Would you then ask parents to entrust the education of their child to you when you have never read nor heard of the literature that bears upon teaching and education? If you neither read nor care for the current literature of teaching, educational journals, and magazine articles of merit bearing upon your work, do you think that you are equipped properly for the best interest and education of the child? Can you blame thinking men and women for criticising and often giving very little deference to the teacher's opinion of education? Is the mind so much less important that good judgment would reject the physician and the lawyer who have done no professional study, and accept the teacher, ignorant of the literature of her line of work and who had never given any study of why or how or what to teach in order to best develop the child? Is the mind of less importance than the body? Is property dearer to the parent than the child?

If teaching is a profession, or is ever to become one, teachers must read the literature of the profession. If you are a professional teacher, or if you are ever to become one, you must read and enjoy the reading of good books on teaching and education. It is not the reading alone but' the keen interest and love for the reading. Teaching can never become a profession until teachers become acquainted with the literature of the profession, and even before they enter the profession must show that they have made the acquaintance of this literature.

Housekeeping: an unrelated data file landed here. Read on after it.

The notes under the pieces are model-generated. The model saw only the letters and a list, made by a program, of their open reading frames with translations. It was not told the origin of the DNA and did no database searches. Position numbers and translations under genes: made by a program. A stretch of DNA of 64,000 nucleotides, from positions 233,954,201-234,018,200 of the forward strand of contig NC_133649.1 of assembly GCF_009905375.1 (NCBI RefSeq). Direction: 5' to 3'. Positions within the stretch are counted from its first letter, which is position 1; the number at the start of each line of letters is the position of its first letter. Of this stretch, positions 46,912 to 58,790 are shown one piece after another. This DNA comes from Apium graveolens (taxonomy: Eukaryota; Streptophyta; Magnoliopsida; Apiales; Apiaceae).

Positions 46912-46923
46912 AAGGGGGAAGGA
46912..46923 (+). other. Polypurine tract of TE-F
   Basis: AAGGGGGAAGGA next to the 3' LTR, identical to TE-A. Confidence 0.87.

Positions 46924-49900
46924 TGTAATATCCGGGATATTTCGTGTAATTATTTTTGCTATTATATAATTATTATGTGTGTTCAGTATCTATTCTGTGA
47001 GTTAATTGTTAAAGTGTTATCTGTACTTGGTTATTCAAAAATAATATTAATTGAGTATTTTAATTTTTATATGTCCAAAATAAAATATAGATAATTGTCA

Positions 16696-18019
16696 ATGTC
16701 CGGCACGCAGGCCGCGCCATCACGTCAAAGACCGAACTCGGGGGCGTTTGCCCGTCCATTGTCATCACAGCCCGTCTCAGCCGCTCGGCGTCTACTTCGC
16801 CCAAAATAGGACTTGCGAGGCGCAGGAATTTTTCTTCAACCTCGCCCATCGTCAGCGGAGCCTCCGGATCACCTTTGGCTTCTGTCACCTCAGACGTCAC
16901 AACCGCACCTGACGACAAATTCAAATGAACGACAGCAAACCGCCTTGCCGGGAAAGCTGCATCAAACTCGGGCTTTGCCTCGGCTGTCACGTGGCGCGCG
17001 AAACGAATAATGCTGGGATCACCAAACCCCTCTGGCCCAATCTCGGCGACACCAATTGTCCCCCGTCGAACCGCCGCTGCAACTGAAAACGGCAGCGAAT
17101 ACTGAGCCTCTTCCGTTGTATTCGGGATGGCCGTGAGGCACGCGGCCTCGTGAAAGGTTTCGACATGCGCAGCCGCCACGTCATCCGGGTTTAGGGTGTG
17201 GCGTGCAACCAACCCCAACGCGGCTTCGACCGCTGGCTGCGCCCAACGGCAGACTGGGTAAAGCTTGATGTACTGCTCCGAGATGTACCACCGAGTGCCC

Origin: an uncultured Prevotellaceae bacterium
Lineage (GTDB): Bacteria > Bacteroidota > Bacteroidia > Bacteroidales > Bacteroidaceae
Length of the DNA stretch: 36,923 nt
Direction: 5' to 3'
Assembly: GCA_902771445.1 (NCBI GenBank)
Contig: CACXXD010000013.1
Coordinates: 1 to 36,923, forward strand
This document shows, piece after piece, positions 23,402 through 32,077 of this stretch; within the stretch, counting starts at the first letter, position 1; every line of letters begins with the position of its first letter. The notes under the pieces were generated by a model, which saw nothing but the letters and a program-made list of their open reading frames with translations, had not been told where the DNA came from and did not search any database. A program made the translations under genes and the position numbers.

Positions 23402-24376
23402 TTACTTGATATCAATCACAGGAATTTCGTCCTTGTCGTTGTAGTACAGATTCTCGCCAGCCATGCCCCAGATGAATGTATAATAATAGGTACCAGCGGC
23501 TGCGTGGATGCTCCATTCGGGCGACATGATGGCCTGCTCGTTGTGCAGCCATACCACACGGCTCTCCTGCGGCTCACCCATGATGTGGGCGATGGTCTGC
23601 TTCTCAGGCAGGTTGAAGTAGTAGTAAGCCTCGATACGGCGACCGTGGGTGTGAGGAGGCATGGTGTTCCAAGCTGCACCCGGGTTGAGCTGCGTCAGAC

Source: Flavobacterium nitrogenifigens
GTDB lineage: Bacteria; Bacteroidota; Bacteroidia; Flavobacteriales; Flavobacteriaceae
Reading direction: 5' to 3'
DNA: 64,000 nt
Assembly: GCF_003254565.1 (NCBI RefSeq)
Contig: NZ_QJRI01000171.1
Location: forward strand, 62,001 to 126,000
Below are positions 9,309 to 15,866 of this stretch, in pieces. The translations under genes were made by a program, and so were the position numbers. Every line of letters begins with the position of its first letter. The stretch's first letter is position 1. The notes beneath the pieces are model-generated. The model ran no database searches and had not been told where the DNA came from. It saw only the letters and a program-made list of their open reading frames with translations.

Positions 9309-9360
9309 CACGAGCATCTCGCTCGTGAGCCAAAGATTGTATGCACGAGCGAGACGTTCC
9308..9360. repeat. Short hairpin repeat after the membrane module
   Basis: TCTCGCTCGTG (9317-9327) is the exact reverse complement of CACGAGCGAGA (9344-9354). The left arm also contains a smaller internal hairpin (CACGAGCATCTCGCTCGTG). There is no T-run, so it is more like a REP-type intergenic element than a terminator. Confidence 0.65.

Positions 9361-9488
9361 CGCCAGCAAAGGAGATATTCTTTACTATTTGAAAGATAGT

I have little faith in the teacher who does not care for good books, and who does not own and read a few good books. The teacher who has taught for a few terms and who has not at least the beginning of a professional library ought to quit. It is an imposition upon the public to continue year after year teaching when you do not have interest enough in your work nor love enough for the profession to own a few good books bearing upon your work. It is a sure sign that your interest in teaching is a mere mercenary interest. You teach for the dollars only. That is not so bad in itself if you want to give value received for the dollars. Few of us could or would teach if there were no salary attached, but there is a deeper and broader interest that is above money value. This broader interest is lacking when the teacher does not care to buy and read a few books each year upon her professional work.